There is a common mentality among many people that condemnation of sinful activity that a person engages in is equivalent to rejection of the person committing that sin.
Thus, disapproval of "trendy" sins such as homosexual activity is often taken to be a sign that one hates a person. The words “judge ye not” (Matt 7:1) are used to attack Christians who condemn homosexual behavior as evil.
But condemning a sinful behavior is not a sign that one disapproves of a person. On the contrary, condemning a sinner is known as admonishing the sinner in Catholic theology, and as such is a measure of love.
Because humans are fallen creatures, we want to allow others to be able commit certain sins, because we want to be "free" to commit our own favorite sins. And for this reason, we are leery of admonishing the sinner.
But if a friend is about to commit murder, it is not “love” to allow him to wield a knife against his intended victim. If a friend is committing suicide, it is not “love” to let them pull the trigger of a gun and blow their brains out. On the contrary, it would show a lack of love NOT to stop one's friend from doing evil activity.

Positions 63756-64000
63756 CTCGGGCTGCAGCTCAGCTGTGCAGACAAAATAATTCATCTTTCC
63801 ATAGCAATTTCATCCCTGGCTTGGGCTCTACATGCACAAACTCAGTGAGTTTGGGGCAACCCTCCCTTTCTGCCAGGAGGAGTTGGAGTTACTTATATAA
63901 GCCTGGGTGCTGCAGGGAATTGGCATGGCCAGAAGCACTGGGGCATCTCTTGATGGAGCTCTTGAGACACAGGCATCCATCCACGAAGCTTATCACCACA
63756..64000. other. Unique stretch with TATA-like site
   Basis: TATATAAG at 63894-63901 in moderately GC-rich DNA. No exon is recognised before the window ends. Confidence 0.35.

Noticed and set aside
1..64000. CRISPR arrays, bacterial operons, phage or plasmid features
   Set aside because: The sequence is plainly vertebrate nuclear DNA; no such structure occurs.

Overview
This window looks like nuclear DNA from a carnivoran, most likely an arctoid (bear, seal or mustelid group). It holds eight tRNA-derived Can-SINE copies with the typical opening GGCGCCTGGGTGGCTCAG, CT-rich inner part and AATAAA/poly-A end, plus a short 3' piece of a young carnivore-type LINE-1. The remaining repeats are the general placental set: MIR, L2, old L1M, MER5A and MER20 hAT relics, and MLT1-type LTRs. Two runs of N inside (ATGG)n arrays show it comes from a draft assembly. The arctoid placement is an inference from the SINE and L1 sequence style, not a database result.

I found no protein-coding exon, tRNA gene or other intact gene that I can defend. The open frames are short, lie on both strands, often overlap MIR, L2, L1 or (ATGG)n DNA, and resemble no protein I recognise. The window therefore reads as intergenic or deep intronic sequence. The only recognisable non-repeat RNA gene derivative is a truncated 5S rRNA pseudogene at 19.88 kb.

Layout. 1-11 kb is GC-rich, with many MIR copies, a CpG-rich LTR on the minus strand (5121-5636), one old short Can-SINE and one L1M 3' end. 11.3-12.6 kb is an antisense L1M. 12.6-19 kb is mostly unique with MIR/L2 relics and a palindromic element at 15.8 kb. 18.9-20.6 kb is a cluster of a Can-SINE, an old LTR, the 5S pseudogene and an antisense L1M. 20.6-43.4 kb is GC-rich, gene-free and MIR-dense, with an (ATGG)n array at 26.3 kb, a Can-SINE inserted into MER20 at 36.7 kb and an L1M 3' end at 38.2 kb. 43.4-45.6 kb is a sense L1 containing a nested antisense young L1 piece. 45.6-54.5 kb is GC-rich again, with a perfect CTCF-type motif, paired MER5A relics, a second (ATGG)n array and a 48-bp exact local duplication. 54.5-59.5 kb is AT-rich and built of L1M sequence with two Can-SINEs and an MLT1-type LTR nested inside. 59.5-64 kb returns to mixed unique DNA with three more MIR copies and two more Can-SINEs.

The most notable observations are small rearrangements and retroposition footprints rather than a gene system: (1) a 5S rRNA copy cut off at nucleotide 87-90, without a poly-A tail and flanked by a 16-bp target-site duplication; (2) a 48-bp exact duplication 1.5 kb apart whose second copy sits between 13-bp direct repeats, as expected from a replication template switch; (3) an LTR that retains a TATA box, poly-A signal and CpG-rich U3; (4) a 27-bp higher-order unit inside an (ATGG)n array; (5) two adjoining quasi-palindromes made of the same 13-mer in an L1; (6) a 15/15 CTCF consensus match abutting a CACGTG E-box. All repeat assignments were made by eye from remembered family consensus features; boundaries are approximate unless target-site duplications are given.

All sin is destructive to the person committing that sin. All sin poisons the lives of both the sinner and the people around the sinner.
Since sin is so destructive, it is not “love” to let someone remain in their sin – no matter how minor. Instead, we as Christians are called to warn those who commit sin that they are harming themselves.
Admonishment of a sinner is a spiritual work of mercy by the Church for this very reason.
I wrote in a previous post that God loves His creatures with a burning love that demands that His creatures be perfect. As He does with us, so we must do with others. In a spirit of loving, Christian charity, we must correct our brethren when they do wrong.